Perhaps it shouldn't seem strange that Torchlight II feels more like classic Diablo than Diablo III. Developer Runic Games is run, after all, by Blizzard North veterans, the now defunct studio that produced Diablo I, II and Lord of Destruction. After forming in the aftermath of Flagship Studios’ collapse following the launch of Hellgate: London, Runic went into development overdrive and within roughly one year produced the original Torchlight.
A fast-paced action-RPG like Diablo, Torchlight let PC and eventually Xbox 360 players slaughter hordes of monsters for ever-precious loot with one of three creatively designed classes. A colorful graphical style, low price and smart design choices made it a hit, and so Runic started up on a sequel.
Health and mana potions are in, for instance, but they can’t be spammed. Consuming health potions is still important to survival, especially while playing a close-up fighter like the new Engineer class, but you have to wait for the regenerative effects of one potion to wear off before guzzling another. When leveling, you unlock stat points to dump into skill categories to manually boost things like attack power and health reserves. You also get skill points, which can be dumped into categories to learn and power up individual skills, so you have to balance investing in and unlocking a number of skills against the value of heavily investing in only a few skills.
Unlocked skills can be fitted into a hotbar at the screen’s bottom, letting you activate whatever you want at any time. Skills can also be assigned to your mouse buttons, and by pressing Tab you can cycle through two tied to the right mouse click. In the hotbar spaces not occupied by skills, you can drop in scrolls of identity to reveal stats on magic items, scrolls of town portal to head back to safe zones, as well as mana and health potions. In case you don’t want to waste hotbar space with potions, you can simply hit Z or X, which will automatically activate your most powerful health or mana potion.
Before entering a fight it’s probably also a good idea to spawn a few helpers. The Engineer can construct a healing bot that tags along and periodically blasts out waves of healing. If you’re looking for more firepower, Gun Bots can be deployed to fire machine guns at monsters, and Spider Mines tossed onto the field of play will follow the Engineer for a limited time before detonating or until they run into an enemy.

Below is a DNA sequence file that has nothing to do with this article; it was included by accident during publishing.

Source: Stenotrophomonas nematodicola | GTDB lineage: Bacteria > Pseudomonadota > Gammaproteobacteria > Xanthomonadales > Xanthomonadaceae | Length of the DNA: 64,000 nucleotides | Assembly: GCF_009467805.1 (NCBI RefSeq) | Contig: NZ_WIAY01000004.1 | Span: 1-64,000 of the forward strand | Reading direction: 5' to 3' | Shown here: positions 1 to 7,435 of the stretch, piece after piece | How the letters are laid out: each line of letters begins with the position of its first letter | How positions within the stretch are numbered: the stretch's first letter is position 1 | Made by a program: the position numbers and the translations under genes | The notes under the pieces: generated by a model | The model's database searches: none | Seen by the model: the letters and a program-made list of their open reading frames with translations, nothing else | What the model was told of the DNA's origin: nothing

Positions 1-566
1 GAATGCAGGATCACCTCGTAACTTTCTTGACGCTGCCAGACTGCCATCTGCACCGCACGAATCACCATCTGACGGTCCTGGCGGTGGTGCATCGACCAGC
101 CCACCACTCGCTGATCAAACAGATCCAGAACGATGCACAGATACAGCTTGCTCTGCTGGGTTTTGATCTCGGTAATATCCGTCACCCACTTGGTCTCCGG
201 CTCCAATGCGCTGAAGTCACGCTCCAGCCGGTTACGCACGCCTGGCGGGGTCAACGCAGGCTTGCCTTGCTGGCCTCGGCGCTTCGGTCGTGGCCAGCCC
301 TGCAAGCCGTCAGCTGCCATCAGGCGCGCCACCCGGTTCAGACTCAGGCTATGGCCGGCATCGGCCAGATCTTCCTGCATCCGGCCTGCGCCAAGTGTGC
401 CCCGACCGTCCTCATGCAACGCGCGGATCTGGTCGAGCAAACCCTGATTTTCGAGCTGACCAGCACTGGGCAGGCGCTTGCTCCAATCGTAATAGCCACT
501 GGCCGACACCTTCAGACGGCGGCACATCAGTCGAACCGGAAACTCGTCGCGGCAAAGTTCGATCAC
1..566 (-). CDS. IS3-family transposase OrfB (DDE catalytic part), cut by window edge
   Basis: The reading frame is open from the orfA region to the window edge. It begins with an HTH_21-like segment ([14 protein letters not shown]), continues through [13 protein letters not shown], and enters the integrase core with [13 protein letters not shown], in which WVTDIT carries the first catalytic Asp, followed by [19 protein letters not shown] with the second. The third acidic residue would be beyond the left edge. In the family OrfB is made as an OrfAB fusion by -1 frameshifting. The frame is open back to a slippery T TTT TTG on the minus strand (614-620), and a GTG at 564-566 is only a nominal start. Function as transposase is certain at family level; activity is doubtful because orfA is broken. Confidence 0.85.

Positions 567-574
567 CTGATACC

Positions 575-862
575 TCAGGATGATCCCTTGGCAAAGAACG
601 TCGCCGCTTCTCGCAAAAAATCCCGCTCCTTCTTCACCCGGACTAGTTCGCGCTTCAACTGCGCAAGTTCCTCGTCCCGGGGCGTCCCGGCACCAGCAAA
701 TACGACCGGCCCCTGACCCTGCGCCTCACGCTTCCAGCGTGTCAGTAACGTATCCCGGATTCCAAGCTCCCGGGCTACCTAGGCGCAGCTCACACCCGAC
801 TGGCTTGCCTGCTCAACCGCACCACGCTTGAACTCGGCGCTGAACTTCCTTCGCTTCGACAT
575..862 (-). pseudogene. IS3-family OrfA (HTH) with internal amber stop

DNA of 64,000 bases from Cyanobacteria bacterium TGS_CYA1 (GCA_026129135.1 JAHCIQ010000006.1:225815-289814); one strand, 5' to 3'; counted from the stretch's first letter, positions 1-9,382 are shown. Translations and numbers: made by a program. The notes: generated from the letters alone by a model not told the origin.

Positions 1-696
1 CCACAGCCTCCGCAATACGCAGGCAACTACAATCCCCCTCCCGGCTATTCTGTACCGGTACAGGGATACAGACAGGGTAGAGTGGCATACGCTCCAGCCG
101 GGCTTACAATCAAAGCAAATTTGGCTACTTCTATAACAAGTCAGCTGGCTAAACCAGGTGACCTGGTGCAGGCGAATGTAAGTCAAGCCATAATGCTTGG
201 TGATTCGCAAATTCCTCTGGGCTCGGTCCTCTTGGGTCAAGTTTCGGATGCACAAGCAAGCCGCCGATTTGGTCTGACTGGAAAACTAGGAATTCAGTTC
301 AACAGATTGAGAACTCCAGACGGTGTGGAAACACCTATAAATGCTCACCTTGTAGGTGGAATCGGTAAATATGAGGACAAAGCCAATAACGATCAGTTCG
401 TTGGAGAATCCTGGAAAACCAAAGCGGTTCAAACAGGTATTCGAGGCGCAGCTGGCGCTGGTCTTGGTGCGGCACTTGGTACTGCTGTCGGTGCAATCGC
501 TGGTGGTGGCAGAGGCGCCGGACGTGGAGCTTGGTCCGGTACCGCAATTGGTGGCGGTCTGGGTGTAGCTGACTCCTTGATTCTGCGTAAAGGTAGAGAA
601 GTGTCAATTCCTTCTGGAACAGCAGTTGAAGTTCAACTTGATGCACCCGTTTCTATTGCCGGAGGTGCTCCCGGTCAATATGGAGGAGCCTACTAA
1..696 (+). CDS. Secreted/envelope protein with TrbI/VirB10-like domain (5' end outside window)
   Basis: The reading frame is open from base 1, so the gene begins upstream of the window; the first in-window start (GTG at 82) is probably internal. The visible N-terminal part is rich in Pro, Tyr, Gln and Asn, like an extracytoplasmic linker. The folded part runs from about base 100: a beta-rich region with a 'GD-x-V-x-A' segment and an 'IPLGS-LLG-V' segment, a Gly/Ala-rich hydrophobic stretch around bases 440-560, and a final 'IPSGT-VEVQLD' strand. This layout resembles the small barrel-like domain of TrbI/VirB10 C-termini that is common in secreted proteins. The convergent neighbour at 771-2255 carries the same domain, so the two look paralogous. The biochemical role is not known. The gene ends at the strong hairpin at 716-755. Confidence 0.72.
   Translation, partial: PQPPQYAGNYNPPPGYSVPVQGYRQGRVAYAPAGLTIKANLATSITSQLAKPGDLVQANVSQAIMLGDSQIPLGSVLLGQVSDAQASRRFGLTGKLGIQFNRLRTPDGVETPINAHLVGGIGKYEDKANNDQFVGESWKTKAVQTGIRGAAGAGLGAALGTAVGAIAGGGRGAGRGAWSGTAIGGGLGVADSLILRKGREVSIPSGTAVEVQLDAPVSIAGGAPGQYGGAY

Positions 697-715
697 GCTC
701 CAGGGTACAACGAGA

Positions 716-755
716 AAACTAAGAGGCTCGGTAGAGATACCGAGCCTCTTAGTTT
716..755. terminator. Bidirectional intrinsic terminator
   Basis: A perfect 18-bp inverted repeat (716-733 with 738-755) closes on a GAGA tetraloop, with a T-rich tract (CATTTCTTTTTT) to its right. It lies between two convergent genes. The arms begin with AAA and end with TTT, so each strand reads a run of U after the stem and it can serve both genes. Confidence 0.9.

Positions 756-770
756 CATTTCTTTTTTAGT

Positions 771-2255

When actually engaged in close-range combat, the Engineer’s charge bar comes into play. As you fight with normal attacks the bar builds, and consuming its charge enhances a variety of skills. The Flame Hammer skill normally slams into the ground and sends out fingers of fire to seek additional targets not singed by the initial blast. With built-up charge, more fire fingers are emitted by the blast zone, greatly boosting its effectiveness in big groups. The Ember Hammer ability normally slashes an electric arc in front of the Engineer and shatters enemy shields. If you’ve got charges stored up, damage is boosted, and unlike with the Flame Hammer skill, using Ember Hammer doesn’t actually consume charge, so you’re free to swat at enemies with the damage buff so long as you have enough mana to support it.
Pets also play into gameplay in a significant way, following you around and helping out in fights. They also have a huge inventory and can hold unwanted items for you whenever your own is overfilled. In case you don’t want to portal back to town to sell off items, you can load up your pet and send them instead. After a few minutes the pets will return, along with any scrolls of identity, town portal or mana and health potions you ticked off on your shopping list. If you decide to drop a line into the various fishing holes around Torchlight II’s world, you can then pass any fish you manage to reel in over to your pet to trigger a transformation. The Muckfish, for instance, turns your cat into a Jackalbeast for three minutes, which gives the pet a venom attack, and the Web Fish turns your pet into a Spider, which can temporarily root foes with web attacks.
Naturally nearly every fight results in an avalanche of loot, color coded for rarity tagged with a dizzying amount of statistical bonuses. The combat is super fast and large groups of enemies are common, meaning you’re never too far away from the next frantic fight. You’ll want to explore every dungeons space you discover because there’s a good chance rarer, more powerful monsters are somewhere below, and chances are they’ll drop better gear when killed.
From playing the early parts this seems like a more sophisticated game than the first, and the addition of co-operative play online or over LAN should ensure Torchlight II has a lot more longevity. There’s no release date yet, but regardless of what happens with Diablo III, don’t forget about Torchlight II.